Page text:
Sunday, June 27, 2010

Siren Saturdays

Class War he declared in spray paint on the wall. Sirens and helicopters and news reports tumbled in our heads.

After the storm hit we walked out to assess the damage. Window replacement trucks lined the street; evening workmen held boards and hammered in nails. We walked a familiar city block, traded news and gossip with friendly strangers.

The cops moved in and out of street pockets, leading pedestrians through a maze. A man in a wheelchair screamed the New World Order into a megaphone on the corner. Second Cup served its last latte and bolted all the doors.

We ran forward then back, lost in public panic. The cops shouted North, then South, and North again, held up lines of shields to close off exits. We walked past a gaggle of mannequins in soiled linens, shattered glass, and the dim white glow of American Apparel.

Phone calls were made to lovers and lawyers, arrests of breach of peace. Cab home to fall asleep, hope to dream of peace.

*Photos from FlickR Creative Commons

Saturday, June 26, 2010

Twenty reasons to stop trying

Cops on horseback, cops on foot, on bicycle and motorcycle, in marked and unmarked cars. Security stationed on each street corner, helicopters in the air.

Sirens on the streets, paramedics push through traffic; a fire alarm goes off in the mall. Delegates in, homeless out, empty condos fill the sky.

Barricade off closed-door business, let black limousines coast through chain link fences towards pristine hotels; broadcast arrivals on the news.

Let the protesters tear the banks down, throw bricks through windows, eat Front Street alive. Chip off the concrete foundation between skyscrape basements and underground subway stops, feed it to famished mouths.

We need it now more than ever, all ribcage hunger for the beast. We’re dying here, he says: Welcome to the Harper years.

Sunday, June 20, 2010

Life on Mars

Spit five blocks from King to Queen and see the dichotomy of gender. Clubland lipstick lovers are from Mars; hip young things hiding in Ray-Bans are from Venus. And so the parade of Queen St. cool kids felt out of place today as it made its way towards the other planet.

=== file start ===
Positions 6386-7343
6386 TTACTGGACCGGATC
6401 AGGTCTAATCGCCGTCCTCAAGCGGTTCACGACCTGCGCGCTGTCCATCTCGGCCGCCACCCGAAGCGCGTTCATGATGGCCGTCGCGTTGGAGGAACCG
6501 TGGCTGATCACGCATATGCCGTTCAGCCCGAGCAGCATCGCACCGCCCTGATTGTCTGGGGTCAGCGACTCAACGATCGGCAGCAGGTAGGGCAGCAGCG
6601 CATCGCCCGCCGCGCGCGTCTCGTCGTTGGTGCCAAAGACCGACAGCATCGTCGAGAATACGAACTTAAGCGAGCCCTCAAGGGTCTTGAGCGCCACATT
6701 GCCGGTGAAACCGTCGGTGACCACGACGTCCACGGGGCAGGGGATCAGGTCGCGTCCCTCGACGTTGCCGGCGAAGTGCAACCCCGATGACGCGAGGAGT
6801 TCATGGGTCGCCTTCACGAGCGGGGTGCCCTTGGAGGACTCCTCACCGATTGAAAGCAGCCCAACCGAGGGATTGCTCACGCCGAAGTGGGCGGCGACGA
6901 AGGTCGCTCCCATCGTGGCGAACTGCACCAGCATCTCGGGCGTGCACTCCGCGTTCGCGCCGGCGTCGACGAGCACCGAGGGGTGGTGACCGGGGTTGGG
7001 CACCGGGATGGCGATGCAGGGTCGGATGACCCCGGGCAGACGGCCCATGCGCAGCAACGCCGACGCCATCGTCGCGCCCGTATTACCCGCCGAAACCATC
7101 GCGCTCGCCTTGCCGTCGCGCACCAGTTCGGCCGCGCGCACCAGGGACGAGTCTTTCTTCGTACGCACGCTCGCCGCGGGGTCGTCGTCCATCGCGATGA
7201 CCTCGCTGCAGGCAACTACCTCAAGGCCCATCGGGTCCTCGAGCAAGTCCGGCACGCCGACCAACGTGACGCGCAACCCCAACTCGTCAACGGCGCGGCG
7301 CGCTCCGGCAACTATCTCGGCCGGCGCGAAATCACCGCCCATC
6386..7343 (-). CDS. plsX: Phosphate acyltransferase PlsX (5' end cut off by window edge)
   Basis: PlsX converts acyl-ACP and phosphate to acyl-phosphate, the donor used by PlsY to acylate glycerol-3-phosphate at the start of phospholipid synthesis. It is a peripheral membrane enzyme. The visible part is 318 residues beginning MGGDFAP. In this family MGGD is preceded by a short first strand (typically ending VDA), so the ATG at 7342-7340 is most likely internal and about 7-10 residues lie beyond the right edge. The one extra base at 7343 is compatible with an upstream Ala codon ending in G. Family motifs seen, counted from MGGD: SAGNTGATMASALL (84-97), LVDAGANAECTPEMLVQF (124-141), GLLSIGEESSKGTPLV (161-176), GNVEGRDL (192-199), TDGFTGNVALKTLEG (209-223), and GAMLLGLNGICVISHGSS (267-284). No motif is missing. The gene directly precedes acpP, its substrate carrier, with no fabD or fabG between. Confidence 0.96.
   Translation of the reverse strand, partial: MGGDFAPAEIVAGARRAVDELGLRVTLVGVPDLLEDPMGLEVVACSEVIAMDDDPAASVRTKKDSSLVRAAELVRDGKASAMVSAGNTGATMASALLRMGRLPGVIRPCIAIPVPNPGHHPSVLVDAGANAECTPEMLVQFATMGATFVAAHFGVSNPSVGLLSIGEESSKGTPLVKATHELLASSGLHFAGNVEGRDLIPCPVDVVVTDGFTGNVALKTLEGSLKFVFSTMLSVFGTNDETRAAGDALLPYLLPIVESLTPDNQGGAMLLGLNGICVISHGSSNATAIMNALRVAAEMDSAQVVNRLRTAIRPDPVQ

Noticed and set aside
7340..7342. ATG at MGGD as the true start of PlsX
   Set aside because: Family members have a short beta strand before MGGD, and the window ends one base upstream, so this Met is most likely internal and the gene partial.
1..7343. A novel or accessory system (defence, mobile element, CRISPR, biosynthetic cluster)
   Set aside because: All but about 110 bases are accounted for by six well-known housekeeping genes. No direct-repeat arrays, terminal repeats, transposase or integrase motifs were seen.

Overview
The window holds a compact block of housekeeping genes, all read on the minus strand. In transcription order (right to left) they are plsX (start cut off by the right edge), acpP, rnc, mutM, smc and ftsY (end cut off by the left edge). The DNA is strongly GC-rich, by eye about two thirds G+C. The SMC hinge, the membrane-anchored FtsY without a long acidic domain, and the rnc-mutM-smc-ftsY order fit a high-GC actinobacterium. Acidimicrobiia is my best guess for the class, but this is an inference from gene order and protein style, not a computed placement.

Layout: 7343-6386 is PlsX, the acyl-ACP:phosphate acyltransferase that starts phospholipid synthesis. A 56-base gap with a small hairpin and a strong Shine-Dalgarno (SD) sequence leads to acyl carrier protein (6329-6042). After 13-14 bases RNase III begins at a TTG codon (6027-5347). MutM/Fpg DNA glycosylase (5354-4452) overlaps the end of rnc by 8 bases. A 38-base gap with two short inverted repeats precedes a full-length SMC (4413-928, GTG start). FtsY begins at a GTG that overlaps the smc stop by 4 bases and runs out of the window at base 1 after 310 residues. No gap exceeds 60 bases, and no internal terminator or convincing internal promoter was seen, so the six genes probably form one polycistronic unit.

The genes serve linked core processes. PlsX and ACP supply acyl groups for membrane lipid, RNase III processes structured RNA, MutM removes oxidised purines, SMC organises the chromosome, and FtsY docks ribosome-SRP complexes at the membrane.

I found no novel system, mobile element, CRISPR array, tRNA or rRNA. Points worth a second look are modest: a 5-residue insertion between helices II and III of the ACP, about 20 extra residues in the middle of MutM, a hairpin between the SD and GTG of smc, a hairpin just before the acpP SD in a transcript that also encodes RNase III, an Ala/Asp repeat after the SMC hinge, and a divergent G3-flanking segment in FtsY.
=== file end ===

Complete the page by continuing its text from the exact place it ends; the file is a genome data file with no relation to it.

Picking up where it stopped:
Free booze and BBQ brought them south to King St., lured in by Fred Perry, Vice, and Red Bull. On top the Cheval roof top patio the barbeque smoked, sent out the signal. On the decks was Tim Harrington from Les Savy Fav, gearing up for his gig at Wrongbar.

NXNE passes dangled from necks but didn’t bypass the growing line. The crowd packed in tight together, sweat stains sinking in as the sun beat its rays down. Amongst the madness we hid up top the tables, leaning into the fake grass covering the walls. Sipped on beers towards daytime dizziness, waited for the phone call.

When it came the gig was up, time for the Raveonettes, Iggy, and the Stooges. Floated through the empty indoor air conditioning, down to the street. Followed a couple out the door, listened to their convo.

She looked around, leaned in to him, and said: “I forgot we were on King St.”

Raise the high roof beam, carpenters and season

The sun hit high noon and the rooftops called our name. After a photo stroll through the market and a birthday dinner, we begin the weekend concert series on top a shop in Chinatown.